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T. Kommedal1
1AniCura Dyresykehus Stavanger- AWAKE veterinary outreach, WSAVA AWWC, STAVANGER, Norway
In case of natural disasters, and other emergencies, members of the public will often be offered shelter by organizations like the Red Cross and other humanitarian organizations or government institutions. Such shelters are generally set up to deal with human health and safety, but rarely will consider or permit companion animals. Animal shelters can play a vital role in these circumstances and be a life-saving solution for both animals and humans, as we have seen several examples of pet owners refusing to evacuate a dangerous area and leave the pets behind, thereby endangering their own lives to keep their pets safe.
The purpose for most animal shelters is to provide refuge for animals that are abandoned, lost or
otherwise homeless until they can be reunited with their owners or re-homed. In case of disasters a sheltering organization may be faced with the request to quickly house large numbers of animals. This often requires additional emergency housing to be set up in already existing facilities, or assembly of temporary structures for sheltering until the animals can be returned to their owners, moved to more permanent facilities, adopted into new homes, or, if warranted, euthanized. Emergency sheltering equipment is then typically disassembled, and supplies stored until the next crisis arises.
While many shelter medicine principles apply to both emergency shelters and traditional brick-and-mortar facilities, there are significant differences that must
be recognized to ensure humane animal care in a disaster situation. This lecture aims to provide practical recommendations on how to best maximize available resources to properly care for animals during and following a disaster. Some the topics to be considered are suitable spaces for a emergency shelters, housing unit requirements, sanitation, staffing, and how to provide humane animal care and medical care.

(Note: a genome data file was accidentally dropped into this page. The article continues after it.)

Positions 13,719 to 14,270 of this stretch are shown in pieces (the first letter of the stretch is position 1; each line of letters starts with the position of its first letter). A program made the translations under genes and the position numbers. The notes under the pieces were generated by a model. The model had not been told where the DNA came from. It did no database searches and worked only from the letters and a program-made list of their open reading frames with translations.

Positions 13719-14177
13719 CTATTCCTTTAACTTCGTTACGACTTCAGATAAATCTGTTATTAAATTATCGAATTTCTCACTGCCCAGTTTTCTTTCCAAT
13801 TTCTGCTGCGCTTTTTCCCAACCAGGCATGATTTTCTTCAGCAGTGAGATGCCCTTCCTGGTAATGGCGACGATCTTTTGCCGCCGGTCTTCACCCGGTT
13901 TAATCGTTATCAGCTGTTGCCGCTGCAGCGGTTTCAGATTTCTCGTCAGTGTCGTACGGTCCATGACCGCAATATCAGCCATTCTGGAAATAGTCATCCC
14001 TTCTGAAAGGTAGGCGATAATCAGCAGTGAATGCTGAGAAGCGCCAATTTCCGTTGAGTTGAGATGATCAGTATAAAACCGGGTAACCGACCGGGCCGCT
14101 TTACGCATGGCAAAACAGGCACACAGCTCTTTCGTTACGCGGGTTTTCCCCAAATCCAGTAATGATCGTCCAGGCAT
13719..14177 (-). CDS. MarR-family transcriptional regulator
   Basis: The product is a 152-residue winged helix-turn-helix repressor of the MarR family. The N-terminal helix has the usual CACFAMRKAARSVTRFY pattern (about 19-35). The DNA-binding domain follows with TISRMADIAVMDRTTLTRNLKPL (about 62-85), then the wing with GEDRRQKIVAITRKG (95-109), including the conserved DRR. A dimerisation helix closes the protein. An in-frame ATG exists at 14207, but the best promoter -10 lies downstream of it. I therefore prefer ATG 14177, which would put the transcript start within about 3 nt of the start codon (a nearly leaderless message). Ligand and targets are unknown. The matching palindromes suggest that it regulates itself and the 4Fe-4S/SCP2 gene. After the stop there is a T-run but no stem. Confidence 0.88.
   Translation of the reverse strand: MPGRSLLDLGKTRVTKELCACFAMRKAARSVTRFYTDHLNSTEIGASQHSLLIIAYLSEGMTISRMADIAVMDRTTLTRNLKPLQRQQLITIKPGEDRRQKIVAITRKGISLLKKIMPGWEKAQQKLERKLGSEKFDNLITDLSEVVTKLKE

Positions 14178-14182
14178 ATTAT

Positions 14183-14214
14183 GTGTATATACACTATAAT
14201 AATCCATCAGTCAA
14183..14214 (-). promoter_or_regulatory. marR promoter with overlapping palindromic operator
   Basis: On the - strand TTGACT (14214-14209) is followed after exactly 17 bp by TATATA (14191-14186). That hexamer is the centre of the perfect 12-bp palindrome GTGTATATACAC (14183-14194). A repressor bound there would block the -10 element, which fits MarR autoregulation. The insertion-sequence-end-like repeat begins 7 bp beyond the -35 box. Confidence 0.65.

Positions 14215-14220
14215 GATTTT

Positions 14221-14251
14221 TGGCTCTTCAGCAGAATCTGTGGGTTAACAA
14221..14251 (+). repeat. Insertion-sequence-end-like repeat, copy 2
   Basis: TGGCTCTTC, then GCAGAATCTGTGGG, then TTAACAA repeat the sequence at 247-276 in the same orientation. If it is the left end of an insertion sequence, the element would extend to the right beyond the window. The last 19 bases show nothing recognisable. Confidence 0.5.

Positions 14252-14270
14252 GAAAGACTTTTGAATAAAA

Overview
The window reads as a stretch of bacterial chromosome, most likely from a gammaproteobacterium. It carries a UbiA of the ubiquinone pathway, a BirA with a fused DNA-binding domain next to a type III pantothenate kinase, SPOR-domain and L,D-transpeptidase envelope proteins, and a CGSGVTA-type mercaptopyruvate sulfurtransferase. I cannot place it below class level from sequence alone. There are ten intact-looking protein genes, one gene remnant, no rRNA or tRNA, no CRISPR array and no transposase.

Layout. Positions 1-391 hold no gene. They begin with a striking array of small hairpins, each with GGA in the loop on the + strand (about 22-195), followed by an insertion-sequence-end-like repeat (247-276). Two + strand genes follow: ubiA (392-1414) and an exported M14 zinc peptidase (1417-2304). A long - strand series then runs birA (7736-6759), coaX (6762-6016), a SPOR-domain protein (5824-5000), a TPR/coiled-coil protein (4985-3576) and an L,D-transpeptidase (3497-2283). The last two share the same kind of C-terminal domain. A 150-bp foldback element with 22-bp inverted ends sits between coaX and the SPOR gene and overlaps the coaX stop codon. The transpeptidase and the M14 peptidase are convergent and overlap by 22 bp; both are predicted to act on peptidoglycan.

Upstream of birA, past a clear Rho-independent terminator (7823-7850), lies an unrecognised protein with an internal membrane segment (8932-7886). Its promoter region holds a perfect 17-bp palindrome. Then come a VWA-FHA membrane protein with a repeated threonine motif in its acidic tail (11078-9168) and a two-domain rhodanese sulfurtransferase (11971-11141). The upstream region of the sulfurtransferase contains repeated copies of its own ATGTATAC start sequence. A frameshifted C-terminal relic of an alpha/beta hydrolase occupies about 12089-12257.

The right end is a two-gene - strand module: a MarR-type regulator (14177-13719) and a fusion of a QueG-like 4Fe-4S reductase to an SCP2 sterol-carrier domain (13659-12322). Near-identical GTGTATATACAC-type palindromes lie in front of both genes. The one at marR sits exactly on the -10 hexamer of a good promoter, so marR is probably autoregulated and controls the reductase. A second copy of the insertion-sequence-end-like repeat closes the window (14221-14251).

Your Singapore, the Tropical Garden City
V. Lim1
1The Riptide Project, -, Palmerston North, New Zealand
The Riptide Project is a global and multidimensional non-profit initiative aimed at improving veterinary mental health and wellbeing in veterinary professionals. Veterinary professionals are 2-4 times more likely than members of the general public to commit suicide. The risk factors related to veterinary suicide are varied, but range from character predispositions, financial stresses, inadequate support, and ready access to means2. Furthermore, vets and vet nurses self-identify very strongly with their careers, and often struggle to leave the profession, even if they have reached dire straits3.
Excluding client factors, about 47% of respondents from a DVM360 survey on job satisfaction reported that workplace relationships and time management issues contributed the most to their on-the-job stress4. Veterinary professionals all enter the industry with the same desire to work with and help animals. It’s time we helped each other.
The Riptide Project aims to promote conversations between veterinary individuals and organisations. We
do this in two main ways – posting stories of veterinary professionals from all over the world, and connecting veterinary professionals through the “Riptide Cuppas” system.
Through face-to-face and online support, veterinary professionals from varied cultural and work backgrounds will be able to connect with likeminded people, both on home ground and abroad. The networking opportunities also open avenues for employment, and allow the diversification of veterinary careers outside of clinical practice.
The Riptide Project was launched to a global audience at the 2017 WSAVA/FECAVA Congress in Copenhagen, Denmark. We look forward to engaging, learning from, and working with, other veterinary professionals who are passionate about improving mental health and wellbeing in the industry in Singapore.
1. Cambridge Advanced Learner’s Dictionary & Thesaurus [Internet]. Cambridge: Cambridge University Press; 2017. Riptide [cited 2017 Jun 10]. Available from:
2. Bartram, D. J., & Baldwin, D.S. Veterinary surgeons and suicide: a structured review of possible influences on increased risk. Veterinary Record 2010;166: 388-97.
3. Page-Jones, S., & Abbey, G. Career identity in the veterinary profession. Vet- erinary Record [Internet]. 2015 Jan [cited 2017 Jun 13]. Available from doi: 10.1136/ vr.102784
4. staff: 2015 dvm360 Job Satisfaction Survey [Internet]. Lenexa (KS): UBM Life Sciences, Veterinary; 2017 [cited 2017 Jun 10]. Available from: ID=1

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